Jury hears testimony in trial for man charged in hate crime killing of motorcyclist
FOND DU LAC COUNTY, Wis. (WBAY) - A jury has heard opening statements and testimony in the trial of a Fond du Lac County man charged with a hate crime in the killing of a motorcyclist.
Daniel Navarro is charged with 1st Degree Intentional Homicide - Hate Crime - Use of a Dangerous Weapon in the death of Phillip A. Thiessen.
On Monday, the prosecution and defense selected a jury made up of eight men and six women. Also, the prosecution requested the court dismiss a count of 1st Degree Recklessly Endangering Safety - Hate Crime. The defense did not object. The charge was dropped.
Navarro has pleaded Not Guilty By Reason of Mental Disease or Defect. He is expected to testify at trial.
The day continued with opening statements. District Attorney Eric Toney repeatedly told the jury that Navarro had confessed several times, saying he hit the motorcycle because he assumed Thiessen was “a rich white man.”
“In the defendant’s own words, in that interview with detectives Murphy and Fink when they’re asking him questions, at some point he’s almost saying ‘I did this on purpose. I didn’t expect there to be this big investigation. I even told the deputies at the scene,’” said Toney.
Navarro’s attorney did not dispute that his client hit Thiessen, but he told the jury it wasn’t a hate crime. He tells the court Navarro believed people were out to get him.
“He told the police officer the motive for crossing the center line and killing Phillip Thiessen was because that was the only way he could think of to be removed from his home and get away from his neighbor and the other people who were poisoning him,” said Attorney Jeffrey Jensen.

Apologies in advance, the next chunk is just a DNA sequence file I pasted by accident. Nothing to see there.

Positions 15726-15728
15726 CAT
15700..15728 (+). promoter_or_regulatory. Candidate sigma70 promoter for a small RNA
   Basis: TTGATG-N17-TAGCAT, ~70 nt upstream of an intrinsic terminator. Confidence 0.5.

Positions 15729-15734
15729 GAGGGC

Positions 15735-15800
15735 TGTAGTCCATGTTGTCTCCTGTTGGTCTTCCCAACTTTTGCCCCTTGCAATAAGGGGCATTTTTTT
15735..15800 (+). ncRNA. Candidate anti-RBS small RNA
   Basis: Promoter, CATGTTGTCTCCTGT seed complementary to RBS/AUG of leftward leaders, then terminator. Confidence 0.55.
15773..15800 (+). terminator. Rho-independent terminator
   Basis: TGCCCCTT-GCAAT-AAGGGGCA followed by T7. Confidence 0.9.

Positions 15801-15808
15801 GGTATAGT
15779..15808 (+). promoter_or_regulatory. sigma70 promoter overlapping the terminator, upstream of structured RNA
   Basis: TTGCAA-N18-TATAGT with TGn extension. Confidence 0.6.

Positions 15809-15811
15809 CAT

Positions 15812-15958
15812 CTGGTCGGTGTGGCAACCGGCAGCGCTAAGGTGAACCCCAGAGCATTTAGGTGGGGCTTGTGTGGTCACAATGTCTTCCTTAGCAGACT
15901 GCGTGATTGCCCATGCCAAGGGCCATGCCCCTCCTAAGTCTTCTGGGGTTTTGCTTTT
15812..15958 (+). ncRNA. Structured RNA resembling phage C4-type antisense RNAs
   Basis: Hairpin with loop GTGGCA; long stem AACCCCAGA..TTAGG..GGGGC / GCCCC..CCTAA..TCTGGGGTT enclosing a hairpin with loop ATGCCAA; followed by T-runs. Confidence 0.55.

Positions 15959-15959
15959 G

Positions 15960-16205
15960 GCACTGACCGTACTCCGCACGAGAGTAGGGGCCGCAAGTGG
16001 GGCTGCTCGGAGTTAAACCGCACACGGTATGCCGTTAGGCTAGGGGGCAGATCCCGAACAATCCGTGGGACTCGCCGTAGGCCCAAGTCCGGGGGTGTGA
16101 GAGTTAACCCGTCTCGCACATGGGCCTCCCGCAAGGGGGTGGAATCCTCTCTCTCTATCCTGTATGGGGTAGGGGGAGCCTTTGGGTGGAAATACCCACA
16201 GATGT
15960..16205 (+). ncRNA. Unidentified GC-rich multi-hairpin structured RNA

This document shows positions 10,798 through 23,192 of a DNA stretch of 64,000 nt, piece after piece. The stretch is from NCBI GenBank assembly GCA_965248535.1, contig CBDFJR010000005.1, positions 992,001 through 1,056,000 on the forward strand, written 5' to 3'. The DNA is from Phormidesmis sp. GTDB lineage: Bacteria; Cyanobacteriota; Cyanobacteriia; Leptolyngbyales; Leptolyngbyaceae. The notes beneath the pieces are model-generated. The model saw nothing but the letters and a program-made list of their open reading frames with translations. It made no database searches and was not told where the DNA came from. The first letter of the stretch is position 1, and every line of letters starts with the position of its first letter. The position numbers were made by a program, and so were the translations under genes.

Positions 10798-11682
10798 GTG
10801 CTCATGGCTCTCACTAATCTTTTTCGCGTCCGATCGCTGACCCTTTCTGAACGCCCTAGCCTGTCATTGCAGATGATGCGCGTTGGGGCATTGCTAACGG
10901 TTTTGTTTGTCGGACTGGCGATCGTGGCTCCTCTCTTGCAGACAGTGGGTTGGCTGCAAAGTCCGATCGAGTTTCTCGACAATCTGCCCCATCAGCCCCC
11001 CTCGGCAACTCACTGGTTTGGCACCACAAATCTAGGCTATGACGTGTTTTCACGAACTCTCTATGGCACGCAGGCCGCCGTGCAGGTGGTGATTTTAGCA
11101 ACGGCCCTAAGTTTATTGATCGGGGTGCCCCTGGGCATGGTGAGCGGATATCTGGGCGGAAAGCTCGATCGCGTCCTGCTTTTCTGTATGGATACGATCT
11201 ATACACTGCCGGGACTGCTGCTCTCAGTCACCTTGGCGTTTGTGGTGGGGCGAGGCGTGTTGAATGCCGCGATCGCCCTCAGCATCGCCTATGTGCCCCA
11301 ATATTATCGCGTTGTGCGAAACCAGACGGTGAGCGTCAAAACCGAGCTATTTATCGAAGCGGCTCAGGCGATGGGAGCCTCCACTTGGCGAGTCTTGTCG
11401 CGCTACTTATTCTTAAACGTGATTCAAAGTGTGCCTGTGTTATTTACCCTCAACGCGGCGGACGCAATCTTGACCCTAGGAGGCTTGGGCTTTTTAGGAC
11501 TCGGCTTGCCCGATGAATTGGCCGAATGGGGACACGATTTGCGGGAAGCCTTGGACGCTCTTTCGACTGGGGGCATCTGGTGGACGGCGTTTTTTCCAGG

Thiessen’s daughter was the first witness to take the stand Monday. Maeghan Greeno told the jury about her father’s years of service in law enforcement. He was a police officer and also served with the Wisconsin Department of Justice.
Greeno said when she heard about the crash and couldn’t get in touch with her father, she had a bad feeling.
“I knew it was him. My family was in the car, including my son. My dad was his hero. He wanted to be him. They were inseparable and I had to lie to him all the way home telling him grandpa was fine and that there was a police officer following us home because they were going to help us find grandpa,” said Greeno.
Witnesses to the crash told the jury they saw Navarro cross the centerline and hit Thiessen.
“The motorcycle was going west and as soon as he passed me, I heard a bang, seen the motorcycle up in the air the motorcycle was 20 feet up in the air and we pulled over right away,” said witness Mike McKinnon.
McKinnon’s wife is a retired nurse. She testified to assessing Thiessen at the scene.
“I went and I checked him. He was not not breathing, he did not have a pulse. And there was an arterial bleed coming from his neck to around his head,” said Nancy McKinnon.
Other witnesses turned their attention to Navarro.
“I just thought he was in shock or he had no expression and just sat and kind of watched everything unfold,” said witness Michelle Ziegelbauer.
A sergeant testified that Navarro confessed that what he had done had been intentional.
“He just said it was intentional sir. I then verified that I heard him correctly that he stated it was intentional that when he repeated again it was intentional sir, and at that point and time I stopped my conversation and made some calls to my superiors,” said Sgt. Logan Will.
The crash happened on Winnebago Drive. Victim Phillip A. Thiessen was a 1983 graduate of L.P. Goodrich High School, was a Marine and later a police officer in Fairfax, Va. Later, Thiessen worked for the Wisconsin Department of Justice Internet Crimes Against Children unit. He had retired and was living in Fond du Lac.
Detectives interviewed Navarro for several hours. They say Navarro claimed he was being poisoned by co-workers and neighbors. He claimed white people make racist comments to him because he’s Hispanic.
“He [Navarro] said that all of the people who cause him these problems in his life are Caucasian or white,” said Sheriff Ryan Waldschmidt.
Thiessen’s family, through the Fond du Lac Area Foundation, created the Phillip Thiessen Memorial Scholarship fund to benefit criminal justice students.
“He risked his life every day and I just keep trying to tell myself, in my head, that this was maybe the last way that he protected and served people by risking his life, that his life is now gone for this,” says Greeno.
Testimony is expected to continue Tuesday.
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